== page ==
Media groups forced to fix business model

You do not need to look at News Corp's local operations to realise the media sector is engaging in radical change to survive the cyclical and structural headwinds.

You do not need to look at News Corp's local operations to realise the media sector is engaging in radical change to survive the cyclical and structural headwinds.

Even Seven West Media — with its market-leading free-to-air channel reporting record revenue share, and the West Australian newspaper defying the trend of steep print declines — is having to cut costs and drastically redefine its business away from a dependence on advertising revenue.

Seven West chief operating officer Rohan Lund says under a five-year plan the group will move away from the role of a traditional media company — which reaches mass audiences to sell advertising — to that of an "audience company" that will commercialise its audience and content.

One example Seven West cites is that of fashion magazine readers being able to buy the dress that interests them directly from the digital page rather than having the publication just act as a billboard.

Even troubled media group APN has articulated a strategy to use its print audience to drive digital opportunities, such as its daily deal site, GrabOne.

But cost-cutting is the other common backdrop for all the media companies. "There will be more costs to come out, that's part of the new reality," Mr Lund says, "but [we] also need to reset the model for growth."

The comments echo those of Fairfax Media chief executive Greg Hywood, who has made no secret of the necessary upheaval needed at the owner of The Sydney Morning Herald and The Age, despite the media group experiencing a golden age of readership thanks to its online offerings.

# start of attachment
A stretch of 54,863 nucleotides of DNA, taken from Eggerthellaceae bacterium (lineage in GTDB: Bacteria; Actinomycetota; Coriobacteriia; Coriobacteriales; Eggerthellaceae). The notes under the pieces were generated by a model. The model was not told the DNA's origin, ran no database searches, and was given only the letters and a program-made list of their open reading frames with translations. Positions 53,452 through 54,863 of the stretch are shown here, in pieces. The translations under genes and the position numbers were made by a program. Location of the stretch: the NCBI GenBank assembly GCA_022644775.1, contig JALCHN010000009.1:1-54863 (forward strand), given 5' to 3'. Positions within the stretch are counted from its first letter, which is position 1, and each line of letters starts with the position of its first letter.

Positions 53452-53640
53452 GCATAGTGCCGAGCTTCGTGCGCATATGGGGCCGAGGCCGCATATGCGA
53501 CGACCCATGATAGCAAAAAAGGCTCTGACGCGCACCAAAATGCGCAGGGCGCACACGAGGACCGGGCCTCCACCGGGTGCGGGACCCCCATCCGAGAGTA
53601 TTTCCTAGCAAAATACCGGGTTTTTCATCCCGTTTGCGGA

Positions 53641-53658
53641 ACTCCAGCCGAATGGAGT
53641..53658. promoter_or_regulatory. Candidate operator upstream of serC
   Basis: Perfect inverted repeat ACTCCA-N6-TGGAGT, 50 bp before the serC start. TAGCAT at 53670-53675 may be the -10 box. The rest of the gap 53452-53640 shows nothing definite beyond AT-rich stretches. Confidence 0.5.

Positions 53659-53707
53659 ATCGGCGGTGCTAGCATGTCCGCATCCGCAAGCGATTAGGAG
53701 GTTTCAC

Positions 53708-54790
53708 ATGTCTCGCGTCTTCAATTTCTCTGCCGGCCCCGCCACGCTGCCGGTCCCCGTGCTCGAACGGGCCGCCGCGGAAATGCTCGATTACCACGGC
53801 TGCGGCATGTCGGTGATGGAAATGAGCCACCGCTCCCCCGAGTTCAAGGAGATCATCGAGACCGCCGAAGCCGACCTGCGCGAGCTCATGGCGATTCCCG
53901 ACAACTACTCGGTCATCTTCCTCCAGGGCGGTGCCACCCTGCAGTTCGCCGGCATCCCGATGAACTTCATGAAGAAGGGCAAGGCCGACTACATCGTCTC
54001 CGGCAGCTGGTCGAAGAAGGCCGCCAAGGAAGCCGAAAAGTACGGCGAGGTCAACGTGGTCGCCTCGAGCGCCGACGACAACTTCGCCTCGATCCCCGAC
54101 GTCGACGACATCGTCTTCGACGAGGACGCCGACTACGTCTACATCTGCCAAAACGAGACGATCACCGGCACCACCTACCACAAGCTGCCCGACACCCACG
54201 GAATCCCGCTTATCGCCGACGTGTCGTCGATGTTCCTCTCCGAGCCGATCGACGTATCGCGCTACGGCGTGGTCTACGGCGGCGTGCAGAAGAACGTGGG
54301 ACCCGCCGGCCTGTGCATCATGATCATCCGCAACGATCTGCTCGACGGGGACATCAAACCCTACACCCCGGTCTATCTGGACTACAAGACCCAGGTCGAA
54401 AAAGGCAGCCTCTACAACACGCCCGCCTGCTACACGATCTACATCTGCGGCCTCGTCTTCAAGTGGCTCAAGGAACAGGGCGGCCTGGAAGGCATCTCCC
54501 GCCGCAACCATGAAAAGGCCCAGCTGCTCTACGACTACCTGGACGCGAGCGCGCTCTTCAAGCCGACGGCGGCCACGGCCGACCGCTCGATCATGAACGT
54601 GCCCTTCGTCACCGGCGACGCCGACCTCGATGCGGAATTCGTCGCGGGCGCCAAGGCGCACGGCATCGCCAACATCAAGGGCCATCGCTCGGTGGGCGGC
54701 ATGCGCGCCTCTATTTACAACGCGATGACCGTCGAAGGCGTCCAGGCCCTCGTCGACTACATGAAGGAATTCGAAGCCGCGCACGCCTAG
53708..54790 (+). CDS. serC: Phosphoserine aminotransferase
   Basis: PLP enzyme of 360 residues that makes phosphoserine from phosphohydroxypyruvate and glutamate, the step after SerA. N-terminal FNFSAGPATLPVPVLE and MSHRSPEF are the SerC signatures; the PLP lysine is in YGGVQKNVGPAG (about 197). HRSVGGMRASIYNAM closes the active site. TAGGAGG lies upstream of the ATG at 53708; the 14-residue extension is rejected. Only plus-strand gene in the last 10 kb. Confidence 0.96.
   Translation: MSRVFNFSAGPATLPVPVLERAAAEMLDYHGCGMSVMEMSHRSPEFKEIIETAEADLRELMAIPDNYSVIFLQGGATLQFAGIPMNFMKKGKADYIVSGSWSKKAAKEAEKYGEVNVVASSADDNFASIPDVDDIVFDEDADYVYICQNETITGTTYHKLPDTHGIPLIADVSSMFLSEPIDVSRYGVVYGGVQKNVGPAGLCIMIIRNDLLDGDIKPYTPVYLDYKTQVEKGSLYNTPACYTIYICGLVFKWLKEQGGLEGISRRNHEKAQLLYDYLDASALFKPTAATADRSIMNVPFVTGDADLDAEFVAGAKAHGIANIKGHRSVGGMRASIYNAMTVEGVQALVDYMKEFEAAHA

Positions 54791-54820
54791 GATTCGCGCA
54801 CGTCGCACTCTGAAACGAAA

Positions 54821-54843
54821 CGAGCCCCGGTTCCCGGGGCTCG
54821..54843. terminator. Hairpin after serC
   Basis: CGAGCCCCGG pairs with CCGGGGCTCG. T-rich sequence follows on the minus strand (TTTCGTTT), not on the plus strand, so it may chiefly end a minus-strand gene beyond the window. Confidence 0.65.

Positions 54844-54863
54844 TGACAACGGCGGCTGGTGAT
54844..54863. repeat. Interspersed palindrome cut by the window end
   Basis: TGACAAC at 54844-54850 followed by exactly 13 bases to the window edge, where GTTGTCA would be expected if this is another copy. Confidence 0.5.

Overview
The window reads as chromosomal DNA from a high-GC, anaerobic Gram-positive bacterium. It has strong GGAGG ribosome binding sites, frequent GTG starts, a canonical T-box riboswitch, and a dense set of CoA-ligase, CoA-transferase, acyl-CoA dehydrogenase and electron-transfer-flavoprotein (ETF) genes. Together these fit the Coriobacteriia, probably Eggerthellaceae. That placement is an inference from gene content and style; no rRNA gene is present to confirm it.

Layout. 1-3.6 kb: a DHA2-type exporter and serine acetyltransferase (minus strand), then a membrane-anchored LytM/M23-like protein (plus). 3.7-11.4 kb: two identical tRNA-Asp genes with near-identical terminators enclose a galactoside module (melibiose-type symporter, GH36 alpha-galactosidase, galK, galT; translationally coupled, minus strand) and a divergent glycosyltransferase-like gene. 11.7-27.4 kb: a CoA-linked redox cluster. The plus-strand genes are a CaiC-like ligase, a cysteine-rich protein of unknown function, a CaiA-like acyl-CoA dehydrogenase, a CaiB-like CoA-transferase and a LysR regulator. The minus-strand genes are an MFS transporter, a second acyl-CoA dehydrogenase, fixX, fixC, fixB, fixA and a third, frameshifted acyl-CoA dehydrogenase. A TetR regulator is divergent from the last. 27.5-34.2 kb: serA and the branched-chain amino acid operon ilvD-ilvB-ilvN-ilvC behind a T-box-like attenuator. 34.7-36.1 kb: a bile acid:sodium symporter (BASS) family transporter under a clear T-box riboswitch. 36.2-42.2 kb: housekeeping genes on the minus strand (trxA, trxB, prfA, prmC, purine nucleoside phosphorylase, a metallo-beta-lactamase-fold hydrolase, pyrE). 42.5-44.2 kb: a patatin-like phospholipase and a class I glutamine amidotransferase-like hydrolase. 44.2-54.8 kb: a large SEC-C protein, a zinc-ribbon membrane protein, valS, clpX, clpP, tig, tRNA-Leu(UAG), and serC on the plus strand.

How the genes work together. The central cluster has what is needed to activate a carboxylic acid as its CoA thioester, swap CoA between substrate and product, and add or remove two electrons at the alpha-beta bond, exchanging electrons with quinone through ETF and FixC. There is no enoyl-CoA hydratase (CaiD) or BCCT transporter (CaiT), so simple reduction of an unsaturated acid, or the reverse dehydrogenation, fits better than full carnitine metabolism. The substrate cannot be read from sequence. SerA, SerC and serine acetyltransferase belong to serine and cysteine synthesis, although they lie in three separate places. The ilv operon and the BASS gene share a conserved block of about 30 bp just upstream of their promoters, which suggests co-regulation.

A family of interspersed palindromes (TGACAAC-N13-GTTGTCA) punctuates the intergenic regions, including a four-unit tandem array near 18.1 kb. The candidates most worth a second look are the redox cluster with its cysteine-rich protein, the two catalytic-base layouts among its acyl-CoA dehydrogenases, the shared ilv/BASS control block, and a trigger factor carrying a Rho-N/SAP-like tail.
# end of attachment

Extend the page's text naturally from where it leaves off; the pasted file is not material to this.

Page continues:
"We don't see any diminishing interest in what we do," Hywood told a Sydney audience this week. "The numbers just tell the story. We've never had circulation or the reach that we've got now.

"It's not an audience issue for media companies, it's how you make money that's the issue. That's why we're changing the business model, we have to change the cost base from a legacy business that ran off monopoly profits and determine exactly what the cost base should be."

Changing the cost base has included cutting about 20 per cent of the company's staff last year, which will help deliver $250 million worth of annual cost savings. More is expected from a recently announced reorganisation, which will merge corporate services across the Australian print group.

Fairfax is expected to introduce digital subscriptions for its metro mastheads around the middle of the year. The company has also articulated a strategy of developing digital businesses that will prosper on an audience reach of 9 million Australians every month.

But the evolution of the company will be far-reaching, and will eventually affect the editorial content that Fairfax produces.

"Big data will improve our audience insights and increasingly inform our content choices and revenue capabilities," Hywood told an audience in New York recently.

"The content mix and how it is sourced will change. There are value and volume drivers that will influence our editorial decisions."

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